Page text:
You mentioned how fascinating the period of the first decade of the Czech foreign policy was. Within a decade, we managed to enter NATO, the EU and organise the NATO Summit in 2002 that was the unprecedented multilateral event ever held in the Czech Republic. But now, the diplomacy has become much more “ordinary” business as usual. How do you reflect on such change?
Looking back, we have managed incredibly fast to fulfill the strategic goals that we set up in early nineties. In addition to the entry to NATO in 1999 and entry to the EU in 2004, we should not forget entry into the Schengen zone in 2007 and the EU Presidency in 2009. So it might seem that we have achieved the goals. We have had other goals since then, but they might not be perceived as spectacular when compared to those already mentioned. We have had to define our position both in NATO and in the EU, and also on the level of international community as such. The world is changing and we have to continue to learn how to face new challenges, such as terrorism. This work is ongoing. Overall, the fact that the so-called “existence” substantial issues are lacking means that they have been fulfilled and that is very positive fact. As we see new threats coming on the horizon, I am not afraid that the life and work of diplomats would be dull and boring in anyway.
You had been ambassador to Slovenia, now you are in Serbia. What brought you to the region of Southeast Europe?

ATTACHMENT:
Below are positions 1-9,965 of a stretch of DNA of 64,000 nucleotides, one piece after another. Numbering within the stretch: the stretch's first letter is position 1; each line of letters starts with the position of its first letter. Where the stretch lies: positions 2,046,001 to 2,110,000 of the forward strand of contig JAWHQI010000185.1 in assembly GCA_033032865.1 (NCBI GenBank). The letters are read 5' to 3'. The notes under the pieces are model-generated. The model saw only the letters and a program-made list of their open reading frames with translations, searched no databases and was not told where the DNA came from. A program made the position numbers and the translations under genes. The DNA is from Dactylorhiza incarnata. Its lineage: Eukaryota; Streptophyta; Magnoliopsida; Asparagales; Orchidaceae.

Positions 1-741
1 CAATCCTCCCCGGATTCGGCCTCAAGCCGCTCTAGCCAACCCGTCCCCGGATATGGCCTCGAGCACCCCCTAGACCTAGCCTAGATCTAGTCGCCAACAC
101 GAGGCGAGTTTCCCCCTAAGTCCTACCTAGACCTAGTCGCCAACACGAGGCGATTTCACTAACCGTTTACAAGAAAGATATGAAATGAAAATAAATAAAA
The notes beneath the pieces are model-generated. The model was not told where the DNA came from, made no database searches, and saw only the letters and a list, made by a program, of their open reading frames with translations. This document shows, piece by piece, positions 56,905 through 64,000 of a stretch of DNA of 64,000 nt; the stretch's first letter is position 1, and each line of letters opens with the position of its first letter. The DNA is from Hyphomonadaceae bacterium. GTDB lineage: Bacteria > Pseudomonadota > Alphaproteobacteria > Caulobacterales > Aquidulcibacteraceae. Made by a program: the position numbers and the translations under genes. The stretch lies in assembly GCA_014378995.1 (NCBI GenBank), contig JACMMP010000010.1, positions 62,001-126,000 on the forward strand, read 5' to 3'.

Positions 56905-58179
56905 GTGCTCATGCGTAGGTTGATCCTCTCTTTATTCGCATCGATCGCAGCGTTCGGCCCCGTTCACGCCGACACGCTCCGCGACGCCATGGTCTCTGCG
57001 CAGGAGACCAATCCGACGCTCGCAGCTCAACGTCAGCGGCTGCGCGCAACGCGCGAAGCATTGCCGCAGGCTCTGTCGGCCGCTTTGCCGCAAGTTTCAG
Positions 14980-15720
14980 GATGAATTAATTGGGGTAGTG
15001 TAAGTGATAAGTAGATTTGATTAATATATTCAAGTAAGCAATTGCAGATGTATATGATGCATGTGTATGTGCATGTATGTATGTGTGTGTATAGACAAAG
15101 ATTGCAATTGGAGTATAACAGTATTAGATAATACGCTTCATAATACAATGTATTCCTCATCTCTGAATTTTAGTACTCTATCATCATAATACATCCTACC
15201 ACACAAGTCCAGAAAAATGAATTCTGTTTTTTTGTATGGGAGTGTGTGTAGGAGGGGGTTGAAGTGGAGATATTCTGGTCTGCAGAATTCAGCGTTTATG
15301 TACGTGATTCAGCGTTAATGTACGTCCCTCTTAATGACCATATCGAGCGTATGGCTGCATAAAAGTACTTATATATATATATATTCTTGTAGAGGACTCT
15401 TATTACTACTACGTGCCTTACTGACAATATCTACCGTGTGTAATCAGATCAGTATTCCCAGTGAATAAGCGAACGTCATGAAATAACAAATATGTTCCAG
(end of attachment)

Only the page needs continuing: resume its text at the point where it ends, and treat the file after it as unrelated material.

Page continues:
You mentioned yourself that diplomacy is a civil service and the possibility to choose a country or a region exists but it is limited especially on the ambassadorial level. So again, it was a coincidence in the beginning. I opted for Slovenia both for professional and family reasons as I preferred a destination in Europe. I experienced EU Presidency of Slovenia in 2008, followed by the Czech Presidency of the EU in 2009. So again, it was quite a unique moment. Then I became in charge of department of the South and South East Europe; just to explain, it means covering the region all the way from Belgium and France to Turkey, with the Balkans in between. After four years, there was a possibility to go and serve in Serbia. For a professional diplomat, it is an extremely interesting country, since it is on its way to fulfill strategic and economic goals and it is also a key player in the Balkan region.
Now, you being very familiar with the region, how do you see the issue of Slavic brotherhood. Is the saying that “A Slav has a brother everywhere” still valid or did pan-Slavism die at the end of the 19th century?
Let me point out that my answers will be specific with regards to South Slavs and their relations to the Czech Republic. I have experienced Slovenia as well as Serbia, I have travelled elsewhere in the Balkans and I confirm special ties exist between the Czechs and south Slavic nations, including the Croats, Bosnians and Montenegrins. It is hard to say whether it is more due to shared history or it comes from ethnic roots. My personal observation is that ties from past are still considerably influencing current relations. Greater part of the Balkans used to be a part of the Austro-Hungarian Empire and I see many personal and family ties that translate into mental ones. The Czechs and Slovenians used to be particularly close as they were the only two Slavic nations in the Austrian part of the Monarchy. Last but not least, language similarity plays a considerable role in easier mutual understanding. The case of Serbia was totally different, but they also played an important role. As Serbs gained their independence already in the 19th century and so together with the Montenegrins they were regarded a symbol of Slavic fight for independence in the Czech lands. The answer to your original question perhaps got more complicated but the fact is that there are no easy and straightforward answers in the Balkans.